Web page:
Our chooks range about through the hog pen most of the day, I think this is because they can and do use the hogs for cover when the need arises, plus they get to eat lots of tasty bugs as well as keeping the hogs horse fly free.

I do believe in doing all you can do to insure the safety of your animals, but I can't see a real advantage color wise with chickens.
The breeder we tend to buy new stock from has his sale egg hens all together in one huge enclosure and in there are every color from white to black and he has no problems with predators apparently.

 
Marcus Billings
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Wes Hunter wrote:I question the actual usefulness of a 'camouflage' feather pattern.  The idea makes sense, and I used to think it was important too, but now I wonder.
.)



Hi Wes,

Based on what I've read and seen first hand, I don't think being the same color as the background is as important as having a broken outline.  Being brown and looking like a quail doesn't help if the chicken is in the middle of green pasture.  What can help is large patches of broken color.  I had a brood of five chicks that were various colors, (the mother hen had raised them and they were on their own now) two black, one red, one barred rock, and one that as far as I could tell, was barred rock/speckled sussex that had a black mottled head, whitish mid-section and black tail feathers.  About the same time these chicks stopped following their mother, a Cooper's Hawk started making the rounds at the coop.  He managed to get the three solid colored chicks and injured the barred rock, but he never touch the black/white/black bird.  The other thing I noticed was that in the area near the coop where I had let the vegetation grow up, these birds would hide and I could almost never see the black/white/black until it was right out in the open.  Five feet or more back into the tall golden rod, and it was almost invisible.   I have two others with that pattern now and they are the same way.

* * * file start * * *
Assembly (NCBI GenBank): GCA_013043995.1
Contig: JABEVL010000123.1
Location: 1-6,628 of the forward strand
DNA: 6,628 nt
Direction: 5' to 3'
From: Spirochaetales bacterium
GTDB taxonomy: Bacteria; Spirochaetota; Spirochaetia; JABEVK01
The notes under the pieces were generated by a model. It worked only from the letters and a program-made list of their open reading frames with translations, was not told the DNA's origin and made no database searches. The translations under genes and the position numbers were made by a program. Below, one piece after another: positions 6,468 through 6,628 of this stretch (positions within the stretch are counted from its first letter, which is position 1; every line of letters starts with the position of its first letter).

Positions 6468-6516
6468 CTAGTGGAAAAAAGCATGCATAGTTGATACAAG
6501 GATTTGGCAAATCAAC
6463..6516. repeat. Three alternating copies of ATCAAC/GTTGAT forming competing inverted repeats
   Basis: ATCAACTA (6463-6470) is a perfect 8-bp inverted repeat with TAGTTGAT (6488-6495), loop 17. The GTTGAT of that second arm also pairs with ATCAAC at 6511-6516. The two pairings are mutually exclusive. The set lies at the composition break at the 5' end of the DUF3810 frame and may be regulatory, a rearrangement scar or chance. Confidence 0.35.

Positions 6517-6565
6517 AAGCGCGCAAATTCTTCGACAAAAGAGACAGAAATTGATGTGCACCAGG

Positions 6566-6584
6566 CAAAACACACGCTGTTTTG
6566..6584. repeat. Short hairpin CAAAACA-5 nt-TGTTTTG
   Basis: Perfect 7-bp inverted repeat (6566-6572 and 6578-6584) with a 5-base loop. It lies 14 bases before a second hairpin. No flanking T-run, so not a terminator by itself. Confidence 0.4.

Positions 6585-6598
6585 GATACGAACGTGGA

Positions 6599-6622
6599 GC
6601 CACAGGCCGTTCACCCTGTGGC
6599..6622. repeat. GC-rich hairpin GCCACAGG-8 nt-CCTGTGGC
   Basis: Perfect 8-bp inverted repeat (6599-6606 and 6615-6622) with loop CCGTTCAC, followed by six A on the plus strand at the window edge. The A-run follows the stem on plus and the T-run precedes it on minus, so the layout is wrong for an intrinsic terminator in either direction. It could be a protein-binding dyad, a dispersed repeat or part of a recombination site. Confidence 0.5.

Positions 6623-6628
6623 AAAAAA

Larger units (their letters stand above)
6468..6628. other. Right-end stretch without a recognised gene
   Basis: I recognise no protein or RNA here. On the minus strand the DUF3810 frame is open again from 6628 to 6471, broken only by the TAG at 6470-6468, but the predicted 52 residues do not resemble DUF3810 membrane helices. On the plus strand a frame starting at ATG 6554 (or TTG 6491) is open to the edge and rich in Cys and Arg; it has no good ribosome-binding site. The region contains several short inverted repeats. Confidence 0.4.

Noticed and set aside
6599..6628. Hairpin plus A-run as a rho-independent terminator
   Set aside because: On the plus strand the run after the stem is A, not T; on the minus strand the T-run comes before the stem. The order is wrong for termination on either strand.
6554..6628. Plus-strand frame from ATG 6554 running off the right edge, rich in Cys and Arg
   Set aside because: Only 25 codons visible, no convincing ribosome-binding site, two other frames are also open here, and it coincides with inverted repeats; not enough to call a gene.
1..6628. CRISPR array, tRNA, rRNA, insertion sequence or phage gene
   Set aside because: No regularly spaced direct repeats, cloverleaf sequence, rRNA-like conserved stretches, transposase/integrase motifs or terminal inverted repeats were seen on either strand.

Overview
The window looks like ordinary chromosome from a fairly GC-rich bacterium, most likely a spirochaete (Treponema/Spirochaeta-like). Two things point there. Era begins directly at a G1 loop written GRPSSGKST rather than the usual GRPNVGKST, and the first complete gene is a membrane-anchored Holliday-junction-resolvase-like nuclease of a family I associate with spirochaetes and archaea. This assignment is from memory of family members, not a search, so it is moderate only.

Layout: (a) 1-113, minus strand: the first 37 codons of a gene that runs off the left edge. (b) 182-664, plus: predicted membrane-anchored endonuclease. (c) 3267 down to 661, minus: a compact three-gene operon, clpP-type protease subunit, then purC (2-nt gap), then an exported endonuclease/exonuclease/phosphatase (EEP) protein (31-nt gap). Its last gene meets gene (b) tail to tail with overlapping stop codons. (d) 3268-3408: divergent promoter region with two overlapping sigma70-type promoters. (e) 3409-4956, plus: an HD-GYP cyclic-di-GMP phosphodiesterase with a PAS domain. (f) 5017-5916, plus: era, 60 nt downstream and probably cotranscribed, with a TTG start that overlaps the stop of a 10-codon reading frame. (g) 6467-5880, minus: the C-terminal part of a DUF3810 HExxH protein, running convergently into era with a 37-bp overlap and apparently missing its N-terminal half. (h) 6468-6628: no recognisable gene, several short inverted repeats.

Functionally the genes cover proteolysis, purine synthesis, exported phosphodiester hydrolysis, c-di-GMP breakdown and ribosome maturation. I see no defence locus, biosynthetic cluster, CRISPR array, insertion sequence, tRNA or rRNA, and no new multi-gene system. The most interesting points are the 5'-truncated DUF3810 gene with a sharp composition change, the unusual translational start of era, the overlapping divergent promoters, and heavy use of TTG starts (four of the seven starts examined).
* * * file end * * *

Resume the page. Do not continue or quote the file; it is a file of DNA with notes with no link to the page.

This makes sense though, because there has been a lot of research about camouflage and some the best are big, bold patterns.  Most hunting camo is made for hunters and looks good up close in the store, but at 30 yards it becomes a single dark blob.  The best camo I've seen is one called "Predator" and it has large patches with small accents. 

I agree none of this would help with night time attacks, but most of my chicken losses have been in the day and to hawks, so all things being the same, I would prefer that the rest of my flock look like the black/white/black chicken.